How Many Coronaviruses Are There?
Coronaviruses didn’t just pop up recently. They’re a large family of viruses that have been around for a long time. Many of them can cause a variety of illnesses, from a mild cough to severe respiratory illnesses.
The new (or “novel”) coronavirus is one of several known to infect humans. It’s probably been around for some time in animals. Sometimes, a virus in animals crosses over into people. That’s what scientists think happened here. So this virus isn’t new to the world, but it is new to humans. When scientists found out that it was making people sick in 2019, they named it as a novel coronavirus.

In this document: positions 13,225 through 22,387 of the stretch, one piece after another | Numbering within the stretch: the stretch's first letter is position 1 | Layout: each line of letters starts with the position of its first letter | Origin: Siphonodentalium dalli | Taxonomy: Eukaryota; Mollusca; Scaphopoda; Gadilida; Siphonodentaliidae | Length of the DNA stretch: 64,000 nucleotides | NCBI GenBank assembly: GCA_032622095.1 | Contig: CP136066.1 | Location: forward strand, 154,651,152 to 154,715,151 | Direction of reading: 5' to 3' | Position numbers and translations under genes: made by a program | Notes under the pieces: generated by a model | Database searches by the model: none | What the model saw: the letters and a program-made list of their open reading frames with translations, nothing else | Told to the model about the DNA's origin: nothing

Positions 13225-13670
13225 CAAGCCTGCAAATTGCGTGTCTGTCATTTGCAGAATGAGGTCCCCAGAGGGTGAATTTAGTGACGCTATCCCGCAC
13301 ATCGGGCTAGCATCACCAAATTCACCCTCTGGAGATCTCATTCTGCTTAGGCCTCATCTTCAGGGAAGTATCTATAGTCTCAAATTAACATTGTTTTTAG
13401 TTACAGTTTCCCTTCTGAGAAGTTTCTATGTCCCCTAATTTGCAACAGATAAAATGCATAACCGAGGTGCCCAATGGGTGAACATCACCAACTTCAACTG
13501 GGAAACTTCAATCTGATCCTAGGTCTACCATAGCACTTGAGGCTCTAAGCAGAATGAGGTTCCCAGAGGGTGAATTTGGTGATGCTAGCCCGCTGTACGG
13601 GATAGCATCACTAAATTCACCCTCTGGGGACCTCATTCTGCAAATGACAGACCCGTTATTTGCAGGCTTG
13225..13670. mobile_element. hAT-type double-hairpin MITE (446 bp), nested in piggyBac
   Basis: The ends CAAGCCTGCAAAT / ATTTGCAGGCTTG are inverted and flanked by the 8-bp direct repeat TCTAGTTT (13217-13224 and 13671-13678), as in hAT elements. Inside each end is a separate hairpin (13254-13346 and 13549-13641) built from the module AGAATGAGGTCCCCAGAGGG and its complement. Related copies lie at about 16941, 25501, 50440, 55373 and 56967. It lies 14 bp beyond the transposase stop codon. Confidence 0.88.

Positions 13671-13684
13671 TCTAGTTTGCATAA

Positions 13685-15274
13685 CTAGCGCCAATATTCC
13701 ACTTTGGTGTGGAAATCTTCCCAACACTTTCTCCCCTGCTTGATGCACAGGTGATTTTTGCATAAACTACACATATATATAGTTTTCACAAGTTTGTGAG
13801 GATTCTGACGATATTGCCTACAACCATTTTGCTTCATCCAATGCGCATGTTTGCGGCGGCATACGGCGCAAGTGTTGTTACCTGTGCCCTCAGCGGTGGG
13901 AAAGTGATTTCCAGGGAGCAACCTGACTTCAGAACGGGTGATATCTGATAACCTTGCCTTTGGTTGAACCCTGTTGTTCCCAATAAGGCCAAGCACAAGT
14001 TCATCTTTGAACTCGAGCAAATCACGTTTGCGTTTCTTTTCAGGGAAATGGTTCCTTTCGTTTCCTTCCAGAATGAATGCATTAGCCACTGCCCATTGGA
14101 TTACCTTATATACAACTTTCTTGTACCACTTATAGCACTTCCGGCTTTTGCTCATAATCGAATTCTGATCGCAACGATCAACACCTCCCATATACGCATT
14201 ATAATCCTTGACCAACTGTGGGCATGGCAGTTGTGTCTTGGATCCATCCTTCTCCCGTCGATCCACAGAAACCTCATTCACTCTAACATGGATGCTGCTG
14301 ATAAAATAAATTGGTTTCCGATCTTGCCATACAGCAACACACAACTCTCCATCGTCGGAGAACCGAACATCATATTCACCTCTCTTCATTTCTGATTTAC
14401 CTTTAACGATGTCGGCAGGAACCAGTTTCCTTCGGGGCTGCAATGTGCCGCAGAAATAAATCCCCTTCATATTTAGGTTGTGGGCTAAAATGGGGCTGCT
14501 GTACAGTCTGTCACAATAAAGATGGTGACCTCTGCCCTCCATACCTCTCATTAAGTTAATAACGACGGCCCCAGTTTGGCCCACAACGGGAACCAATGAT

Human Coronavirus Types
Scientists have divided coronaviruses into four sub-groupings, called alpha, beta, gamma, and delta. Seven of these viruses can infect people:
- 229E (alpha)
- NL63 (alpha)
- OC43 (beta)
- HKU1 (beta
- MERS-CoV, a beta virus that causes Middle East respiratory syndrome (MERS)
- SARS-CoV, a beta virus that causes severe acute respiratory syndrome (SARS)
- SARS-CoV-2, which causes COVID-19
Coronaviruses have all their genetic material in something called RNA (ribonucleic acid). RNA has some similarities to DNA, but they aren’t the same.
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